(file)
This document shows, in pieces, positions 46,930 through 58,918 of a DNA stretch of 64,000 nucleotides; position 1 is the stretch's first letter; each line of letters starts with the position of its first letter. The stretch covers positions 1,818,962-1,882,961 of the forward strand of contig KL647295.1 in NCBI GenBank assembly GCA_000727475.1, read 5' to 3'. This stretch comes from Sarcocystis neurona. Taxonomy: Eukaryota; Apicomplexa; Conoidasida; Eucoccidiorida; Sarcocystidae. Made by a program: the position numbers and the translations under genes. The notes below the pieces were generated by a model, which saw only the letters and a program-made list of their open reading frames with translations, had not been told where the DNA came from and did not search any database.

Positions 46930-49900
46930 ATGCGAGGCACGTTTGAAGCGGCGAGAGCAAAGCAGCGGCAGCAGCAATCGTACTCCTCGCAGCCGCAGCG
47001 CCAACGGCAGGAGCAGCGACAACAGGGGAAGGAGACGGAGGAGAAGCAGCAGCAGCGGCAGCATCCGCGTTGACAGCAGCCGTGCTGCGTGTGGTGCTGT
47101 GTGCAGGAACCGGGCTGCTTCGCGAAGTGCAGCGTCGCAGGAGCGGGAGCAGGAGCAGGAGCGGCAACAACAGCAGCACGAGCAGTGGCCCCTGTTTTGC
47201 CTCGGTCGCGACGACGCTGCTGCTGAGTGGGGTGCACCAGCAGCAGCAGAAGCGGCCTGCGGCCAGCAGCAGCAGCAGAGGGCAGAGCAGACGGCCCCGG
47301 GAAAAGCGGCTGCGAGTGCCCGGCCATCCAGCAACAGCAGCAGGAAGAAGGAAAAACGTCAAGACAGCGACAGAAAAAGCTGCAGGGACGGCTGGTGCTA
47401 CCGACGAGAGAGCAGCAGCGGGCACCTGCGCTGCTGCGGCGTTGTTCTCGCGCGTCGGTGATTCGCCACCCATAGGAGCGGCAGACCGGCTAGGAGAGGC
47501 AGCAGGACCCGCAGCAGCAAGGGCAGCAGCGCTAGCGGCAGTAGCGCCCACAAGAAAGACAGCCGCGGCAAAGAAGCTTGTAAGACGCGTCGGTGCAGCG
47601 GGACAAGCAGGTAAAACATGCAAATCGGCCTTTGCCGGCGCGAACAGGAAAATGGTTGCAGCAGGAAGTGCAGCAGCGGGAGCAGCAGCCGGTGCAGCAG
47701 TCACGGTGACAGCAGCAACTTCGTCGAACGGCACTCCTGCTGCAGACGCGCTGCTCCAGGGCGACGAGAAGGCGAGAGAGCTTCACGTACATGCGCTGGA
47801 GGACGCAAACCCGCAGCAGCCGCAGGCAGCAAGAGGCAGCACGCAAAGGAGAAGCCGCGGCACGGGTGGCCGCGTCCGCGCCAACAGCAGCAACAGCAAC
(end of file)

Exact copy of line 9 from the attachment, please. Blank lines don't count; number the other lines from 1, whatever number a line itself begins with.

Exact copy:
47501 AGCAGGACCCGCAGCAGCAAGGGCAGCAGCGCTAGCGGCAGTAGCGCCCACAAGAAAGACAGCCGCGGCAAAGAAGCTTGTAAGACGCGTCGGTGCAGCG